Those names alone should ring of horrific crimes to the least historically inclined.
Ravensbruck. Sachsenhausen. Natzweiler. Those too, although lesser known, ring of the same horror.
Perhaps the name Mengele brings it to mind. Or perhaps just Hitler.
Beginning with the Night of Broken Glass, or Kristallnacht, the pogroms against the Jews are widely recognized to have begun in November 1938. Before the Holocaust, upwards of 7.3 million Jews lived in occupied Europe. By the end of WWII, that number had been reduced by six million, or seventy-eight percent.
These are the macro facts that we know. But what of the microcosm, the individual impact, the few of those six million, that disappeared with little to remember them by but shreds of distant memory in the face of an efficient and ruthless machine?
What if there were six that were lost in the mists of time, but could be found again?
Daniel Mendelsohn writes of such a journey in his book, The Lost: A Search for Six of Six Million. At over five-hundred pages of intense self-reflection, family and eyewitness interviews, and detailed research, all while detailing the excruciating journey culminating in the book’s publication, it’s a fascinating but slow read. You want to read a book about the Holocaust? Any book on the subject will be fascinating and excruciating, draining but stimulating. This one makes you stop in your tracks.
There’s one passage that struck me though, after reading the eyewitness accounts, the accounts of survivors who were able to get specific details of family, friends, acquaintances, but often, when reaching the culmination of their story, when confronted with the memories of what happened, and how it happened, could no longer continue. One passage, detailing a conversation between two academics, both pursuing the story, one because of family, the other because of friendship. I repeat it here:
Ever since she and I had been in Vilnius together, and had visited the mass grave in the Ponar forest, with its hundred thousand Jews sleeping their unquiet sleep beneath the picnicking grounds, we had returned almost obsessively to the issue of local collaboration. . . . . Many people think of the Holocaust and think, Germans. Just recently . . . someone who had heard about my search for what happened . . . came up to me and said, Doesn’t it make you feel uncomfortable around Germans? . . . and then I laughed and shook my head and said, No, of course not; and then I added, And anyway, if I were the kind of person who thought that way, I’d be more afraid of – – – -than of Germans.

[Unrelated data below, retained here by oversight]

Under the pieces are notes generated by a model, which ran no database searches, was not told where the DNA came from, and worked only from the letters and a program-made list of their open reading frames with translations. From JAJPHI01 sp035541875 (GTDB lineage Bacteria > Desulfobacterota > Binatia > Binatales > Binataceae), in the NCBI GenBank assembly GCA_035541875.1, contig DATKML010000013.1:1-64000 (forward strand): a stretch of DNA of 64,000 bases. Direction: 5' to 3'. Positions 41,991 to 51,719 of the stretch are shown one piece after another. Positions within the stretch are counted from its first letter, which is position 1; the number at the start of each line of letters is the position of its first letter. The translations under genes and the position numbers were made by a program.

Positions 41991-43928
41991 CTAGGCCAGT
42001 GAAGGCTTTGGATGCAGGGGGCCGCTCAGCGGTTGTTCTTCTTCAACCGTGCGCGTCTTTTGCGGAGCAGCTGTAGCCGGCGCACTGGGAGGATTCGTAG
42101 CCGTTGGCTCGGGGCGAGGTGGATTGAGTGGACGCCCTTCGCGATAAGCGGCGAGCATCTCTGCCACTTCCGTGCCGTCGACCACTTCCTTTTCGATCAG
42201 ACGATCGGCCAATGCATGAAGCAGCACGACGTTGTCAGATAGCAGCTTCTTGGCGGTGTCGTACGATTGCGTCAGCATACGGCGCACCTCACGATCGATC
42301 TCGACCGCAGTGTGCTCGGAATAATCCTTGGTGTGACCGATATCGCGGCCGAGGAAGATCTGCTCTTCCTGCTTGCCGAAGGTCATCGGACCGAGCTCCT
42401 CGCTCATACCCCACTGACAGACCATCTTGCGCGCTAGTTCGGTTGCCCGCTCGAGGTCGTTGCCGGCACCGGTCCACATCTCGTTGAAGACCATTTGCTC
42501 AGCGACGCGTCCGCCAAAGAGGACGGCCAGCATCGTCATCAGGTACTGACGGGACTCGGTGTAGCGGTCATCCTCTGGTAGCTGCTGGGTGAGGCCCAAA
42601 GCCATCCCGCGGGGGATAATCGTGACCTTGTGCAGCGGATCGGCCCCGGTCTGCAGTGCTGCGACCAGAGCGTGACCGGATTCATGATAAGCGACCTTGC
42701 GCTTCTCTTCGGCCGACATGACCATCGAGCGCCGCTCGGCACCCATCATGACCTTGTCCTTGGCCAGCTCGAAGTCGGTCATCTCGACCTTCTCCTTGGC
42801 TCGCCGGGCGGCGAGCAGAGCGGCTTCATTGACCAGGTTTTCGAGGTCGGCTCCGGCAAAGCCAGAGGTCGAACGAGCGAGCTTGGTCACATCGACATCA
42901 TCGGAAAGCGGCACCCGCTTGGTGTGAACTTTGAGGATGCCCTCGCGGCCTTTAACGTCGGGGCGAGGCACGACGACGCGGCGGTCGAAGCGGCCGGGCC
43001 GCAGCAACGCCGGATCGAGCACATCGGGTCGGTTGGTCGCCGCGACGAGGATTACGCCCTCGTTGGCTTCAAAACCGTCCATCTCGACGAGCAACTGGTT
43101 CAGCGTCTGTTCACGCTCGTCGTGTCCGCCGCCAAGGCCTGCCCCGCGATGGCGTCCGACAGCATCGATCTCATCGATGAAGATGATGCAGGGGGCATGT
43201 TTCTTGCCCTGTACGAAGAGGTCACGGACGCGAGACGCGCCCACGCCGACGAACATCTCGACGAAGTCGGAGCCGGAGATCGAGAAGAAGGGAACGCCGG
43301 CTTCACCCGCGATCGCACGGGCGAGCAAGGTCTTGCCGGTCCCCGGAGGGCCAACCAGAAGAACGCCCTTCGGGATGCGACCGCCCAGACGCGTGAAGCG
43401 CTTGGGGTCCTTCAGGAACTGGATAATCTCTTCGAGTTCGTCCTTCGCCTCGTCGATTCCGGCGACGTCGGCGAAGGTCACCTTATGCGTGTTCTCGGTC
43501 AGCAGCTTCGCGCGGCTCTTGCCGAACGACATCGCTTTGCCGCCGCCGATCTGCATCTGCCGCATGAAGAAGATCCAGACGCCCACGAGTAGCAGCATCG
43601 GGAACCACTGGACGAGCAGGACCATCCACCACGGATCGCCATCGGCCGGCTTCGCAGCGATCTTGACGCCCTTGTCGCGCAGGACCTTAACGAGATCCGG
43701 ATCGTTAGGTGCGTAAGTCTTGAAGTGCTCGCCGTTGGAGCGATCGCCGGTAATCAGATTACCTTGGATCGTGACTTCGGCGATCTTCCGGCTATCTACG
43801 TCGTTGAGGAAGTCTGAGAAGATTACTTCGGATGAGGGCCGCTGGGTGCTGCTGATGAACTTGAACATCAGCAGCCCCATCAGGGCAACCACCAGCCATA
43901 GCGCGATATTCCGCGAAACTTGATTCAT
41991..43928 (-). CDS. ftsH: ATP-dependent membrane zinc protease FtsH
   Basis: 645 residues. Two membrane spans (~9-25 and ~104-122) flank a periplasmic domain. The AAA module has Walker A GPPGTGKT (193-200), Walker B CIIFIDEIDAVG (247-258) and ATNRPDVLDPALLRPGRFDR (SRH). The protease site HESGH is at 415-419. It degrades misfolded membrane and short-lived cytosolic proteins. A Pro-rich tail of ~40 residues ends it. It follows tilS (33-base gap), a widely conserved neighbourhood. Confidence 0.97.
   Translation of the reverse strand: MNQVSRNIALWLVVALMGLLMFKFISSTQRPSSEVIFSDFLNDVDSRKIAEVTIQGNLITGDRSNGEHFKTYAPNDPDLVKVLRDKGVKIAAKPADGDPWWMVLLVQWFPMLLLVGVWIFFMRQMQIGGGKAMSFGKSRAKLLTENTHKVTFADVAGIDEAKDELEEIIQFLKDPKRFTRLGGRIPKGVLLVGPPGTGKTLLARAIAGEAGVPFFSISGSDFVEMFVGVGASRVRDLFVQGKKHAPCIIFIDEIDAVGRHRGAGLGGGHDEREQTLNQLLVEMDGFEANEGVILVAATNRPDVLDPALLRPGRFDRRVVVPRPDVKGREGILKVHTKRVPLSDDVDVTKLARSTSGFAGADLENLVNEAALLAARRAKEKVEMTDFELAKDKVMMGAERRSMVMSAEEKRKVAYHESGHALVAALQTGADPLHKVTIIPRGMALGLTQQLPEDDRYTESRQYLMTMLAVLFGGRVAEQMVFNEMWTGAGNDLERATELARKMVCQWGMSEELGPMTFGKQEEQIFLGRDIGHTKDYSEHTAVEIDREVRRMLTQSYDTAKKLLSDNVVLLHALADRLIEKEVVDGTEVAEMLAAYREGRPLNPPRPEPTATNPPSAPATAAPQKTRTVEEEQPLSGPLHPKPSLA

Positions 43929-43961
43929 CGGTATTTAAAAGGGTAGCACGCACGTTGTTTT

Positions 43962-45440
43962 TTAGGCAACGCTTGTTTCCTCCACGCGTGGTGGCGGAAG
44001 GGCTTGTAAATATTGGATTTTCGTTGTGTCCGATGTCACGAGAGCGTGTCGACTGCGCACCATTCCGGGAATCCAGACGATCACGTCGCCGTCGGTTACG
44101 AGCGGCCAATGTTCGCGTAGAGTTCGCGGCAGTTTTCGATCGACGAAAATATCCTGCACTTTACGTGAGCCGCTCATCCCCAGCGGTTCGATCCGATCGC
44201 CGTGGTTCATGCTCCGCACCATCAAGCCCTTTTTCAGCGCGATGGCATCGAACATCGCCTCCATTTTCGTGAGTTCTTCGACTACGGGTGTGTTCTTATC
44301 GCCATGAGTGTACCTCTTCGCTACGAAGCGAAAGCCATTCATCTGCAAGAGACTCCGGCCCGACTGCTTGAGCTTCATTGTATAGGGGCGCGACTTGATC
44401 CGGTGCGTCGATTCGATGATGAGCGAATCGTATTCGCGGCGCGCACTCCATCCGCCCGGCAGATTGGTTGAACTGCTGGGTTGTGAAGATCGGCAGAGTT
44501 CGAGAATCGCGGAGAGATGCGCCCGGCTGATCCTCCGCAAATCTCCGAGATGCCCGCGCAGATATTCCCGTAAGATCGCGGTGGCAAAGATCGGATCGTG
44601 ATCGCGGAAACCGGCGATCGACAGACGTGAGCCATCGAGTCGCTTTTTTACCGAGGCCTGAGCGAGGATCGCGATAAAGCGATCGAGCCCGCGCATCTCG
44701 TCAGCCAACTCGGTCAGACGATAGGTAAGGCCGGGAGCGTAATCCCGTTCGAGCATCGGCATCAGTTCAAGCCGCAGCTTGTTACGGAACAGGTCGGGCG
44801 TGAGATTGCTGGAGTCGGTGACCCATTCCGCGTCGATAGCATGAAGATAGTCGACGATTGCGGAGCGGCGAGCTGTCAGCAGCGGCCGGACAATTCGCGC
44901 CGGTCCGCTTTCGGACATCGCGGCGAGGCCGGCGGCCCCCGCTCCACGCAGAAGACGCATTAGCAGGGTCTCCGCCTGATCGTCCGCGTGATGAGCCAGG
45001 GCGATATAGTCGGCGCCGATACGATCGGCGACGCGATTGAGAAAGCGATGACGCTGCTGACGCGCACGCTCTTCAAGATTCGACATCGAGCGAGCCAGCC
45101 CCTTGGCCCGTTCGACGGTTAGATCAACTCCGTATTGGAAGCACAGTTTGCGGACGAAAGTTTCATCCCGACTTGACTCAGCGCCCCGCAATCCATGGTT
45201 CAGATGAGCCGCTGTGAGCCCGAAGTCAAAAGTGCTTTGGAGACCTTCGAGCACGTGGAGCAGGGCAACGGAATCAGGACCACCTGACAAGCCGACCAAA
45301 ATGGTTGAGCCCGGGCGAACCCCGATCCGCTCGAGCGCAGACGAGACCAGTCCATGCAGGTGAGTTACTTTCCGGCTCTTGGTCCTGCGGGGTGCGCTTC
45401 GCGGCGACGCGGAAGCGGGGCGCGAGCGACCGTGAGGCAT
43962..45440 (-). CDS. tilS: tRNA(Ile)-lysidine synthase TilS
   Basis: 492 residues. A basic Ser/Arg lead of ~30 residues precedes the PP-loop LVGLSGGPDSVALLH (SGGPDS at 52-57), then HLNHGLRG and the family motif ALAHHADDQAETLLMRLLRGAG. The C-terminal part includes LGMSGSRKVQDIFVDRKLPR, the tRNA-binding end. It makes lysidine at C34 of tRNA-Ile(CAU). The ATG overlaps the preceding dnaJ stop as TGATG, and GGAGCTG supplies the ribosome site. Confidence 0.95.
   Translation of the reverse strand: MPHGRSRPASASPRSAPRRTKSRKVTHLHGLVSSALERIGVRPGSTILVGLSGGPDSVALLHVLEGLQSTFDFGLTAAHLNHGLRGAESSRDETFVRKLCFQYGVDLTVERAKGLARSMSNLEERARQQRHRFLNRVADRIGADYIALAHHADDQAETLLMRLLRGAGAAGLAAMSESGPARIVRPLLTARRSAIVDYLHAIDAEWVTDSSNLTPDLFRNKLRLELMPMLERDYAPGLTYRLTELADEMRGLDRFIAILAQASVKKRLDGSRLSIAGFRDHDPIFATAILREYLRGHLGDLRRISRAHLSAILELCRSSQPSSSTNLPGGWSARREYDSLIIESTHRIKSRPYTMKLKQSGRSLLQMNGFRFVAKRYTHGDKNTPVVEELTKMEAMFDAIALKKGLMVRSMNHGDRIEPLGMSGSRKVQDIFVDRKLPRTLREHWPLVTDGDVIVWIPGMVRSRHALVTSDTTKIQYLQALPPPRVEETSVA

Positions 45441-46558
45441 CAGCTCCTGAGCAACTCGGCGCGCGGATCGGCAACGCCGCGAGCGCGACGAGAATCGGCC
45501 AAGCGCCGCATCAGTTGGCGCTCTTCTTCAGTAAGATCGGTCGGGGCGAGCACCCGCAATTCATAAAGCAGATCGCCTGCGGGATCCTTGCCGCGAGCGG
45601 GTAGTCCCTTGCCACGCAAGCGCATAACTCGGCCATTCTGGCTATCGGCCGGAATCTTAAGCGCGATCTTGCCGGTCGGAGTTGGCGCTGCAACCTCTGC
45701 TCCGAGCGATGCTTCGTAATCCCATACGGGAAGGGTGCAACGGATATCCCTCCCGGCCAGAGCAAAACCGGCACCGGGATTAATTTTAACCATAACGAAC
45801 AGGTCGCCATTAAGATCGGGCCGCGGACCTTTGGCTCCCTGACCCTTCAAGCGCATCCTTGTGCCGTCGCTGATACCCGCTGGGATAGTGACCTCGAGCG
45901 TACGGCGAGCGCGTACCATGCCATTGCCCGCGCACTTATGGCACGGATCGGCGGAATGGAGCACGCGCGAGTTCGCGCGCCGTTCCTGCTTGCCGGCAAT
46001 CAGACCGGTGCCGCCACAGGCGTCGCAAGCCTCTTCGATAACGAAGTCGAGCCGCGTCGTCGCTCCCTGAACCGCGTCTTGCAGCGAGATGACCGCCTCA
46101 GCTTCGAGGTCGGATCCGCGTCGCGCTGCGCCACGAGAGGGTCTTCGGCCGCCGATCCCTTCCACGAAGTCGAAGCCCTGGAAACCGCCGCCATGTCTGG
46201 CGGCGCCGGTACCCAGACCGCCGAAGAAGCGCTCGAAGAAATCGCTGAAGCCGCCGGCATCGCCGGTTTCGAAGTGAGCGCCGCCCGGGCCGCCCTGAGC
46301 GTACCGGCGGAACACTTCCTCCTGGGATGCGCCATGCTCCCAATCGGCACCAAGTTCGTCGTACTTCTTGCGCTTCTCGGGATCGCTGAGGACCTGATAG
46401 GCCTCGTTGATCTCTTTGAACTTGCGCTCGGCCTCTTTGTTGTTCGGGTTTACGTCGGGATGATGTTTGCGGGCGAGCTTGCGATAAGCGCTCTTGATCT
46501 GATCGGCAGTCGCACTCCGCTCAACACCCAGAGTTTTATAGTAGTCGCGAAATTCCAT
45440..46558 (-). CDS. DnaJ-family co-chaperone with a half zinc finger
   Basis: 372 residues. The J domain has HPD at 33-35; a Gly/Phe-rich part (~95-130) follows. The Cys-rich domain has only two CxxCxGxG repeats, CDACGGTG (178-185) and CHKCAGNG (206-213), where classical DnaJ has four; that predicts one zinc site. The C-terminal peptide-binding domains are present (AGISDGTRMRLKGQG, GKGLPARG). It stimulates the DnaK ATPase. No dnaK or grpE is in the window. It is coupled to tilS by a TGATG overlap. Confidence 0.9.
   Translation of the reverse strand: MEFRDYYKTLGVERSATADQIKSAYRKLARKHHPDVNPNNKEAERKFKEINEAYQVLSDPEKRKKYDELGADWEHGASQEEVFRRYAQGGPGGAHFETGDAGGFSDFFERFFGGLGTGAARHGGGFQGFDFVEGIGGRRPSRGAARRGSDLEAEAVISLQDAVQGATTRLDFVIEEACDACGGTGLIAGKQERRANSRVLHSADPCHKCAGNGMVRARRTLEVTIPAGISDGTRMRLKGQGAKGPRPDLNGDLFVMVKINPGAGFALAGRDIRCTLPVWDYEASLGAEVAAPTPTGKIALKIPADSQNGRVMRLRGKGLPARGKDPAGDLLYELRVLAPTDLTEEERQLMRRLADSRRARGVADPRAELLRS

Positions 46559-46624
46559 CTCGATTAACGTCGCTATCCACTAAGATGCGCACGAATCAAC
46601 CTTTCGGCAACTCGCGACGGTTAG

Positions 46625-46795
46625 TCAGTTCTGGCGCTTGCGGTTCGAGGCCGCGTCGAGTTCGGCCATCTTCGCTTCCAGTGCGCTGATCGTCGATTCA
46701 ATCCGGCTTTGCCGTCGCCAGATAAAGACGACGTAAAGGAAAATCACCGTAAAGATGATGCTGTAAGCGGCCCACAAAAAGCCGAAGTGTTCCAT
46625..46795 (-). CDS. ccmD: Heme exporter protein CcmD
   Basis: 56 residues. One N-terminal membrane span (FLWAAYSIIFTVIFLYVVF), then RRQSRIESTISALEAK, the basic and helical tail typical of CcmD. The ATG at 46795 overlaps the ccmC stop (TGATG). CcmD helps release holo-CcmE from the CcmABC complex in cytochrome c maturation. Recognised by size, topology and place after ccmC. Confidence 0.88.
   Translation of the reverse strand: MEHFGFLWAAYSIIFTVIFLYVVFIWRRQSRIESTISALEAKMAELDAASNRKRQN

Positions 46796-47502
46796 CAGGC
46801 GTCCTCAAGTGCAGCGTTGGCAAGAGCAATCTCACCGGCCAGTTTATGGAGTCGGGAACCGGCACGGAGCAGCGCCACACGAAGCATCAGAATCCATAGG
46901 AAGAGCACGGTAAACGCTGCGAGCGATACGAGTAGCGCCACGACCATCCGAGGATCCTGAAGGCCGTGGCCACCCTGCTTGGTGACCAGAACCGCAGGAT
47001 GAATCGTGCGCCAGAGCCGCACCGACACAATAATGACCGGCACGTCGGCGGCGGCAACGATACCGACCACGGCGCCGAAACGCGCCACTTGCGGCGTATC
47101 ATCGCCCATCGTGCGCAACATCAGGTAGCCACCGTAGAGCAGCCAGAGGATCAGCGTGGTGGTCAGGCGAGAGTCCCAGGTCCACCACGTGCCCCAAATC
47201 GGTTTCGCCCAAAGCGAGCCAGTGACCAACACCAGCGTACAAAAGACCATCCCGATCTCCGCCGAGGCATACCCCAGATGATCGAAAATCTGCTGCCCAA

I inserted the “- – – -” in place of the nationality for a specific reason. You see, this wasn’t just a German crime. But, there’s another reason:
. . . there is the irrevocable fact of individual personality and individual will, the fact that someone will do x but not y, the decision to do this rather than that, to make distinctions . . . there is the thing that will make a person turn left rather than right . . . there is the thing that makes you decide one night, as you are carrying a package of food to the hidden Jewish girl whom you love, that it is dark enough that you don’t have to conceal the package under your coat; there is the impulse that cause the neighbor who sees the youth carrying the package to wonder, for the first time, why this boy comes every night to this street, that house . . .
There were choices made that impacted others. Some courageous, others horrific. Some were committed with intent. Other choices were made out of a sense of self-preservation, with little understanding of the ramifications. Other choices, seemingly entirely separate both in their cultural and moral implications, were made out of an innate sense of desperation, wanton anger, of vengeance at all costs.
Six million Jews died because of choices made.
Prior to that, between five and seven million Ukrainians were starved to death, because of choices made.
What choices did you make today? What choices will you make today?
What kind of impact will you have?
Choices have impact. Of those six of six million, details are still fleeting. But the book ends with one fact, assured, final in its definition, without doubt.
Ester Jäger . . . a forty-six year old mother of four . . . who was a good wife and fine homemaker, who very likely crocheted to pass the long winter nights . . . who once added a postscript to a desperate letter that made its way to New York, a postscript that somehow, somewhere got lost, which is why nothing of that woman’s thoughts survives today . . . whatever [she] suffered during the dreadful ending to that life, she suffered alone.
She suffered alone.
[They] suffered alone.
Some, still, suffer alone.
And if it is evil in your eyes to serve the Lord, choose this day whom you will serve, whether the gods your fathers served [before], or the gods of the [people] in whose land you dwell.
But as for me and my house, we will serve the Lord.